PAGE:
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Our best guesses for Fall 2009…


Leah DeVun's diamonds

Levi Dugat & Leah DeVun: Your Heart is not a Museum
Domy Books

September 12th – October 22, 2009

Domy has found its Austin groove, and it feels damn good. If summer sizzled here with Mexican trannies and wrestlers, then fall will shine in the cozy exhibition space with this cool gem of a show. Levi Dugat is more or less a new name to the Austin art community, but if you haven’t encountered Leah DeVun‘s work in the past year she’s been in Austin, you have been seriously missing out. "Traditional craftmaking, romance novels, daytime television and Southern kitsch" are the focus of this collaborative exhibition – what perfectly apropos themes as we yearn for cooler temperatures and shake off the brutal dog-days of this endless summer. And while you’re there, make sure to check out Austin homegirl Jade Walker‘s Trophy Room in the project space, up until October 17th. – Kate Watson


Still from Eve Sussman's The Rape of the Sabine Women

Arthouse Presents…Eve Sussman: The Rape of the Sabine Women
Film screening and artist talk
The Paramount Theatre
September 21, 7:00 pm   

Despite being in semi-hibernation during majorly exciting renovations this fall, Arthouse is bringing quite a show-stopping parade of special events to Austin these days. Choicest amongst these sweet autumn delicacies is 2004 Whitney Biennial darling Eve Sussman‘s 2007 film featuring "140 hours of video footage and 6,000 photographs, a score composed by Jonathan Bepler recorded live on site and incorporating a bouzouki ensemble, a Pergamon coughing choir (?!) and a chorus of 800 voices." The film is an eighty-minute mythological romp reimagined in a sort of post-Mad Men era context. Roman sexiness plus mid-century modern sensibilities? Holler. Check out the trailer here. – KW


Mads Lynnerup...Untitled Pink (from the series Time is Money, Money is Time), 2009...Ink on paper, 10-1/4 x 14-1/4 inches

Contemporary Culture

Lora Reynolds Gallery

September 26 – October 31,2009

Ms. Reynolds pulls out the big guns for this fall group exhibition. Kehinde Wiley is the clear art star included here, but our personal favorites are the young and dashing New York-based Mads Lynnerup and Colby Bird. Lynnerup is perhaps best remembered in these parts for his stellar 2008 solo show, If You See Anything Interesting Please Let Someone Know Immediately, a mad romp that featured the artist performing as a live hood ornament riding through downtown Austin. Hopefully you caught Austin-bred Colby Bird’s excellent solo show Cold End this summer at Okay Mountain. Between these two philosophical pranksters, this show is sure to be a treat. – KW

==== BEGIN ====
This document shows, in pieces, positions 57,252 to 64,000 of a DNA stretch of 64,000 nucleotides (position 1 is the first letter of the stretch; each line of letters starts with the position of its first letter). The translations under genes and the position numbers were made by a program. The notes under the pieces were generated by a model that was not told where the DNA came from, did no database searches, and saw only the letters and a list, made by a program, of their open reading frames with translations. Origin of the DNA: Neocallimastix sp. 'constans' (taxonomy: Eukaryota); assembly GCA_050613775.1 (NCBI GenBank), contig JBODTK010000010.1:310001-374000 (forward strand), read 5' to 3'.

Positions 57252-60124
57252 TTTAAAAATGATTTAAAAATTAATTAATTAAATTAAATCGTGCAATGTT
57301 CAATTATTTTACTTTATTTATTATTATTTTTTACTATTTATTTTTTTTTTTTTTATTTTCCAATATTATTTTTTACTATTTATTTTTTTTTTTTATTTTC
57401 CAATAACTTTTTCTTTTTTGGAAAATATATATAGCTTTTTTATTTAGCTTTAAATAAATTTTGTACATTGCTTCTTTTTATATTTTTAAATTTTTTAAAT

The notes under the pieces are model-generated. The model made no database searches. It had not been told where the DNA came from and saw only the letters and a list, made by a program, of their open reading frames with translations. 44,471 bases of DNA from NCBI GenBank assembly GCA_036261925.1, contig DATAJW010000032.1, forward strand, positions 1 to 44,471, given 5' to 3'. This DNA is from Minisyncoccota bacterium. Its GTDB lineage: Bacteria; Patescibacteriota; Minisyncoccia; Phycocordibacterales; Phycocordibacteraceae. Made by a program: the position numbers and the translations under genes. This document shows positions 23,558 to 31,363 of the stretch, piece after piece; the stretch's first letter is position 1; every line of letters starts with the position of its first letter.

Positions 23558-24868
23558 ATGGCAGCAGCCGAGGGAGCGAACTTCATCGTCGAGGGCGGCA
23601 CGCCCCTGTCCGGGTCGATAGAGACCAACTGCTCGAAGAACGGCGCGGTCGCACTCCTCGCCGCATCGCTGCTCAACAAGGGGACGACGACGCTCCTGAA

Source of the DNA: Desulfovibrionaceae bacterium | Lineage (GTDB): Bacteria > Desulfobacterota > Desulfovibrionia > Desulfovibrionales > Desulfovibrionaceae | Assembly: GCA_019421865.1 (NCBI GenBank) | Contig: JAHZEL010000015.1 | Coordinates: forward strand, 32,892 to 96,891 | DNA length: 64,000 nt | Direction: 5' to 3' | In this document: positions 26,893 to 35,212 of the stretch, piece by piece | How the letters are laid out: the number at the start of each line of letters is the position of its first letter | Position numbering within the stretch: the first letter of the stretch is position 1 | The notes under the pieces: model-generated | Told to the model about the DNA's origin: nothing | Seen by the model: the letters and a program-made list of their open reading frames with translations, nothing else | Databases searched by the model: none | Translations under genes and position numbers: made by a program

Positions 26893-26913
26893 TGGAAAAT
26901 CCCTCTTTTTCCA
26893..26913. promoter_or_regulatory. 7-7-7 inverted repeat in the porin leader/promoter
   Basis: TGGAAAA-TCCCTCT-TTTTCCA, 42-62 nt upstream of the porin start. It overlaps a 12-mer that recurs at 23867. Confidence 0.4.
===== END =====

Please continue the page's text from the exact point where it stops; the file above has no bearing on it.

Teresita Fernandez...Drawn Waters (Borrowdale), 2009...Natural and machined graphite on steel, 121 3/16 x 43 1/2 x 86 in...Courtesy of the artists and Lehmann Maupin Gallery, NYC

Teresita Fernandez: Blind Landscape
Blanton Museum
November 1, 2009 – January 3, 2010

Teresita Fernandez has already singlehandedly altered the entire visual experience of visiting the Blanton with her epically charming 2009 piece, Stacked Waters, a semi-permanent installation in the museum’s atrium. Thanks, Teresita-the cold, nude space was kind of embarrassing before you showed up. We can’t wait to see what she does next with this traveling exhibition. Fernandez’s work is slick and undeniably sexy: sometimes too much so. No matter what, these massive sculptural installations that draw upon themes of the natural world are sure to entertain and delight us. Just don’t drink too much of the magical Fernandez syrup or you may end up frolicking about this exhibition like a little kid on a sugar high. – KW